“Mood” is a pervasive and sustained emotional state that underlies our perceptions and reactions to the world around us. It is a primary factor in defining our emotional well-being and is the foundation for social interactions. Everyone experiences mood changes, but they may indicate a mood disorder when they become extreme and prolonged.
Mood disorders are mental illnesses characterized by extremes in mood. These can include conditions like depression, characterized by hopelessness and despair, and bipolar disorder, characterized by extreme shifts in mood between depression and mania (episodes of intense excitement and high energy levels).
A Brief History of Mood Disorders
One of the earliest known references to mood disorder can be found in the writings of Hippocrates and Galen during ancient Greek. These ancient medical professionals referred to extreme changes in mood as “mania” and “melancholia.” These early physicians believed these conditions were caused by an imbalance of the four humors (bodily fluids) and treated them with bloodletting, leeching, and other horrendous practices.
Later in history, during the Middle Ages, people turned instead toward religious enlightenment or spiritual inwardness to treat mood disorder, which was believed to be caused by the devil. This belief led to exorcisms and often harsh “treatments” like self-flagellation.
It wasn’t until the 19th century that a more modern understanding of mood disorders emerged, as physicians like Emil Kraepelin, Jean-Pierre Falret, and Karl Leonhard developed a framework for describing mental illnesses and postulated scientific research theories as to their causes.
In the late 19th century, Austrian psychiatrist Sigmund Freud’s theories about psychoanalysis and the unconscious mind gained popularity. Although not without controversy, the advent of psychoanalysis in the early 20th century allowed for a more nuanced understanding of mood disorders and laid the foundation for the modern-day field of psychology.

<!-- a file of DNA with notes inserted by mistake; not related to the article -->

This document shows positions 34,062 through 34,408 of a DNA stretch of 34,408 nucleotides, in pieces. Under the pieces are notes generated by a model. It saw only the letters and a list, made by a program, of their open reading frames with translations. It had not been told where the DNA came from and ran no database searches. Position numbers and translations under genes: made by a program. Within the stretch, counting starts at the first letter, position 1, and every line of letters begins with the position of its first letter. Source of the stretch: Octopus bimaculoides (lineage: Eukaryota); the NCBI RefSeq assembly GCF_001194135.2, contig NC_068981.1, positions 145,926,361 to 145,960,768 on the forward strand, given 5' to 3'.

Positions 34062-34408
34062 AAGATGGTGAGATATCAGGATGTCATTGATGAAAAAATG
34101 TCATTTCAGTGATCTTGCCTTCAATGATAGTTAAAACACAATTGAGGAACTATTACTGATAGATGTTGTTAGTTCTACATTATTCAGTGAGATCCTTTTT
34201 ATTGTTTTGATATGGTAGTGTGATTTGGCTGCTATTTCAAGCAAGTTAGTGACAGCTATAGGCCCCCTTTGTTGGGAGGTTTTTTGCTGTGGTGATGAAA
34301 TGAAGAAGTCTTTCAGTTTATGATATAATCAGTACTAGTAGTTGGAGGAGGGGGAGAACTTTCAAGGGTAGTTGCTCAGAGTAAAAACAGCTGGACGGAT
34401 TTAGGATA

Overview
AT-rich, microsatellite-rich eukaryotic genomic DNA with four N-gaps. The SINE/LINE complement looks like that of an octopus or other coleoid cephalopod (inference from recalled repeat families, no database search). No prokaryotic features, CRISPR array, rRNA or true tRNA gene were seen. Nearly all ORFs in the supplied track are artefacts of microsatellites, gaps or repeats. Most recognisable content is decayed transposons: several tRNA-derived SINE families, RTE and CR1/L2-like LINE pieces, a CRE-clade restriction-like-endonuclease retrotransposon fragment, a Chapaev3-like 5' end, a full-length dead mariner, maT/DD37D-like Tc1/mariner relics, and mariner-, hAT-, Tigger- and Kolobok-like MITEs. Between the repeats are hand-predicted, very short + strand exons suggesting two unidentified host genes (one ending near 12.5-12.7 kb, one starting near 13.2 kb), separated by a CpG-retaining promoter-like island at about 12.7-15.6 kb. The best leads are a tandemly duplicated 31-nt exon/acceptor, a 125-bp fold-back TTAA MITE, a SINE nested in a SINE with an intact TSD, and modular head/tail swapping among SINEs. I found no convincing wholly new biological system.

The publication of the Diagnostic and Statistical Manual of Mental Disorders (First Edition) in 1952 provided the first standardized diagnostic criteria for mood disorders and other mental illnesses. It established a groundwork for future research into their causes and potential treatments.
While our understanding of mood disorders has come a long way, we still have much to learn as researchers continue to canvas the depths of the human mind in search of better ways to diagnose and treat these conditions. Although there is no cure for these debilitating mental illnesses, modern medicine provides patients with various proven treatment options to manage the symptoms and improve their quality of life, including psychotherapy, medications, and lifestyle modalities.
The Bottom Line
Although mood disorders and other mental illnesses have existed since the dawn of civilization, ancient physicians did not clearly understand mental illness. As such, mood disorders were often attributed to supernatural forces and evil spirits.
Although it’s safe to say that our understanding of mood disorders has changed tremendously over time, there is still much more to learn. Through ongoing research, we gain valuable insights into the causes and treatments for these conditions. With each discovery, we move one step closer to eradicating the stigma and despair that have plagued those with mood disorders for centuries.